Determining the Problem with Hands
Learning how to fix a watch hand, or a set of hands that doesn’t work on the watch because it his the dial, or dial indicators is relatively easy. I would always recommend that when working on vintage or antique watches, and changing the hands, that you at least find a set of hands that closely matches the original. However, sometimes they just can’t be found. When we replace hands on any watch, there are some factors that we need to keep in mind.
Typically, we work with three hands on a wristwatch, however, older watches may have only two, as well as some newer watches. First, we have to make sure the size of the hand opening, (the hole at the end of the hands) matches the pinions and wheels we are attaching them to. This information can be found normally on the manufacturer’s info when you search by model number. However, you can use a millimeter gage as they are given in millimeters by size.
The second important part of the hand, is of course the length. The hands have to be long enough to make sense that they fit the watch, but not so long that they interfere with the operation. Likewise, too short, and they will look out of place, and won’t match the design.
Watch the video tutorial here
Dealing with hands that don't fit
In this example, another watchmaker changed the movement on the watch, and used a different model movement. He needed to change the hands, and I’m guessing that he used what ever hands where available to him at the time. Perhaps not wanting to purchase the hands or wait for shipping.
The hands on this watch didn’t work well. I found that there where three issues I had to deal with to fix the hands, and make them work properly on the watch with the original dial.
First, the minute hand had a downward bent tip. This is common with pocket watches, and some wrist watches. In this case, the downturned had would rub or get stuck on the dial indicators. The easiest way to solve this problem is just to bend the hand so that it is straight, or at lease reduce the bend in the hand so that it does not interfere with the dial, or any of the dial indicators.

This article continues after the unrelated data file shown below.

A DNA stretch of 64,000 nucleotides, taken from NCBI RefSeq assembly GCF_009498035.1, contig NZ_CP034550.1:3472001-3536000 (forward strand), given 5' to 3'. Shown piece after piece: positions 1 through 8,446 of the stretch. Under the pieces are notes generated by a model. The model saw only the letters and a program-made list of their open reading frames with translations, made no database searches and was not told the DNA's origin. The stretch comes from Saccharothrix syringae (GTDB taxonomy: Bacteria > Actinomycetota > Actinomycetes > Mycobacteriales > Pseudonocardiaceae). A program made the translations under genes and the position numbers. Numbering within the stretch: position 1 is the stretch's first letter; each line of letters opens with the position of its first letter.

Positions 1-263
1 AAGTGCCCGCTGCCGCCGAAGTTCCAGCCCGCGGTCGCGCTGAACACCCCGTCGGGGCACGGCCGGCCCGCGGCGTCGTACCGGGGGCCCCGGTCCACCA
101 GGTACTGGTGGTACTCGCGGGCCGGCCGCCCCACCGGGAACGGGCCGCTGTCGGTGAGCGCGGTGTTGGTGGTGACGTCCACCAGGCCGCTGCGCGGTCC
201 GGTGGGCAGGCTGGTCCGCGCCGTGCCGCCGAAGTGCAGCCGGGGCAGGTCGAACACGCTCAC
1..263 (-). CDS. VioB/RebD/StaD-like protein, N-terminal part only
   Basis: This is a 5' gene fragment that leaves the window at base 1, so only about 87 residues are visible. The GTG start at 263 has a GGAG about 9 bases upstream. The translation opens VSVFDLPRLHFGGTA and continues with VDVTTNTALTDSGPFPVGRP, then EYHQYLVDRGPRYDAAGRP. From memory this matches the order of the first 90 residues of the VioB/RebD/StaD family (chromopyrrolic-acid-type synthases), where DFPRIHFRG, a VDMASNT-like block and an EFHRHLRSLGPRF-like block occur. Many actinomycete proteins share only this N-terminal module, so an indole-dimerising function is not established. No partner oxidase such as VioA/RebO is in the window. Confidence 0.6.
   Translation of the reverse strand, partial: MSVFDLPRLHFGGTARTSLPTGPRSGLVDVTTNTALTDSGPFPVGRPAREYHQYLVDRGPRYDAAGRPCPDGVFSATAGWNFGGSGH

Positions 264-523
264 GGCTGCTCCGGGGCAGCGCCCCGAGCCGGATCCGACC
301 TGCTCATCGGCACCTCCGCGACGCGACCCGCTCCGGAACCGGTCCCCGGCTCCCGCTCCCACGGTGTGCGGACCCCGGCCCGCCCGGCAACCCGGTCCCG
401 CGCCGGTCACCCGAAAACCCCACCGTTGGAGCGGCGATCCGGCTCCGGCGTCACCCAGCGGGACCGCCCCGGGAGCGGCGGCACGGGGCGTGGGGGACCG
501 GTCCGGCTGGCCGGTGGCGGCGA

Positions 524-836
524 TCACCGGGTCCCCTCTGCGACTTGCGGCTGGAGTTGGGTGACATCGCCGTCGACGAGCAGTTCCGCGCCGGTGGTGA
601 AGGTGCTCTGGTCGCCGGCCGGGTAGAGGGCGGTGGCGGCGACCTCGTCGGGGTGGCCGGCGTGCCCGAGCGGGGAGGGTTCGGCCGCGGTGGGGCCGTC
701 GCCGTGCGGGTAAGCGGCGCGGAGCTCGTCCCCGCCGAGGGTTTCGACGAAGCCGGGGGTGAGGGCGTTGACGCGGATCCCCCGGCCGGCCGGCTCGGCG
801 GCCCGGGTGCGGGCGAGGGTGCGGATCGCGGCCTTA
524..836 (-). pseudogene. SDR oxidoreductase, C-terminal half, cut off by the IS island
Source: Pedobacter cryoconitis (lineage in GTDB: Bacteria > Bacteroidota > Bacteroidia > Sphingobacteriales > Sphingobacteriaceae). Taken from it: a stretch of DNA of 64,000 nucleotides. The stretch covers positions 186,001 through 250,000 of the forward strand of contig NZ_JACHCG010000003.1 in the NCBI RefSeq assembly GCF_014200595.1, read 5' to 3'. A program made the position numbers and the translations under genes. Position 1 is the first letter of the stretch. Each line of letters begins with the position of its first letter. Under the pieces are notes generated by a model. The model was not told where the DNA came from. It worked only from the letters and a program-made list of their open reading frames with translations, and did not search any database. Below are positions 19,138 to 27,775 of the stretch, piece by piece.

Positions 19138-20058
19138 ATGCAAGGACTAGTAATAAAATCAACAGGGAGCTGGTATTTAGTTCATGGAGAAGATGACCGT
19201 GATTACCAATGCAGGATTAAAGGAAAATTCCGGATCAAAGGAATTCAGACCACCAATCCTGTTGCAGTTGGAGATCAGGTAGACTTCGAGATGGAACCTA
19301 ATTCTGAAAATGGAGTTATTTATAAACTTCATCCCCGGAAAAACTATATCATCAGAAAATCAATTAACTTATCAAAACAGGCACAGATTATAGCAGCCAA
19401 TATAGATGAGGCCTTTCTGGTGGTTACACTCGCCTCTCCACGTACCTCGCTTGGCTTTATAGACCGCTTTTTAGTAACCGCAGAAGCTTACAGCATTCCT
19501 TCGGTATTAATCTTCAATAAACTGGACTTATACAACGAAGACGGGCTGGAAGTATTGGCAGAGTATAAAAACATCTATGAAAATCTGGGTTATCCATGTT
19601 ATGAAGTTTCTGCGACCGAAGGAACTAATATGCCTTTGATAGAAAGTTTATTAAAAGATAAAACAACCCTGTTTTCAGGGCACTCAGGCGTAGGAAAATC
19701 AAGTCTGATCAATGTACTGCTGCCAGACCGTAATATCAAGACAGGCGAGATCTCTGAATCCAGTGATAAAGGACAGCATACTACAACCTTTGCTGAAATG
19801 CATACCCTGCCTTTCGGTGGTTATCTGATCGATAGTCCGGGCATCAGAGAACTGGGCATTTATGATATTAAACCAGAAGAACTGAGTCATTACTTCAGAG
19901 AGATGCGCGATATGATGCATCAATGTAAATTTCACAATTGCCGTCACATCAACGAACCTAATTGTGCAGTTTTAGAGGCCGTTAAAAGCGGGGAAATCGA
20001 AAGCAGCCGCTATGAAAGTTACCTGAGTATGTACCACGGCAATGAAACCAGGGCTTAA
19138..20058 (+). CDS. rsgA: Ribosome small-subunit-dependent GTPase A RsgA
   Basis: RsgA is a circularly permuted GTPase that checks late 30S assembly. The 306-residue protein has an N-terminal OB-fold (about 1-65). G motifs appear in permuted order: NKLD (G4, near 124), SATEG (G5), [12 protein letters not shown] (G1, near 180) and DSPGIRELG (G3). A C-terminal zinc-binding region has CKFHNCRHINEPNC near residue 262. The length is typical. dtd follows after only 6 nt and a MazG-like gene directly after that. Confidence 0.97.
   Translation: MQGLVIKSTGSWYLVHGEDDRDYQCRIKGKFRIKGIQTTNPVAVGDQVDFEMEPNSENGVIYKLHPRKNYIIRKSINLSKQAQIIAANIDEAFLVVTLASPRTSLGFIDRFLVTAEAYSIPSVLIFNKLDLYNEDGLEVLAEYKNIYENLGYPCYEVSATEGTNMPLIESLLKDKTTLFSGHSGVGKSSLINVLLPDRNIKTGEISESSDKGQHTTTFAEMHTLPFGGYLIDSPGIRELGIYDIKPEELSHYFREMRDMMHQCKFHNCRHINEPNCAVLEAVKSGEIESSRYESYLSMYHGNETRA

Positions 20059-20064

The second thing I discovered was that the hour had was a bit loose. This can be fixed by just dimpling the opening on the hand for the hour wheel. Thus, making the hole just about 1% smaller. This in effect, tightens up the hand on the hour wheel.
The last problem I discovered was that the hour had was just too long for this watch dial. On watches that have raised dial indicators, it is important to make sure that the hour hand makes a full circumference around the dial, and short of the dial indicators by at lease 1/4 of a millimeter at its closest point to any of the dial indicators. In our example, the hour hand extended past the dial indicators, and would rub against the indicator.
Any time a hand hits a dial indicator, whether it is mechanical or a quartz movement, there probably wont be enough power generated by the movement to push the hands past that point. This will typically stop the watch movement from running. On some quartz watches, this can actually damage the movement, in some cases, permanently.
How to Fix the Hands
How did I manage to fix this? Easily using only a few tools that you probably already have.
First, I removed the minute hand, and removed the downturn bend at the hand tip. This allows the hand to extend straight over the indicators without any issues.
The hour hand was a bit more time intensive. Using a small needle file, I first removed the hand, trimmed off about a 1.5 millimeters off the end of the hand, and filed it back to a point using the needle file.
After which I tested the hand, and if needed, I could have made more modifications to that hand so that it would fit properly. In my case, the first time worked without issues, and I was able to set both the hour and minute hands back onto the watch over the dial.
This is a good time to test the hand setting and make sure that you have everything in position.
Now, the final part of this is reassembly of the watch into the case. We may run into a problem with the hands possibly hitting the underside of the watch crystal. Double check that everything works well, and if for some reason, you still get the hands rubbing on the dial indicators or the inside of the crystal, make very small adjustments to work the hands into correct position.
The tools you'll need to do this job
Please note, these are amazon affiliate links, and if you use these to purchase the tools, I will make a very small commission from Amazon Thanks!
So, you can see that this repair is not very difficult. I do recommend that you take your time and work with the hands carefully.
Try never to use metal tools around or above the dial, unless you are confident that you will not cause any damage. Especially, not to cause damage on a customer’s watch.
The total time to perform this task takes me about 10 minutes. Beginners would probably be about 40 minutes the first time around. I typically charge about $50.00 to do this repair for my customers.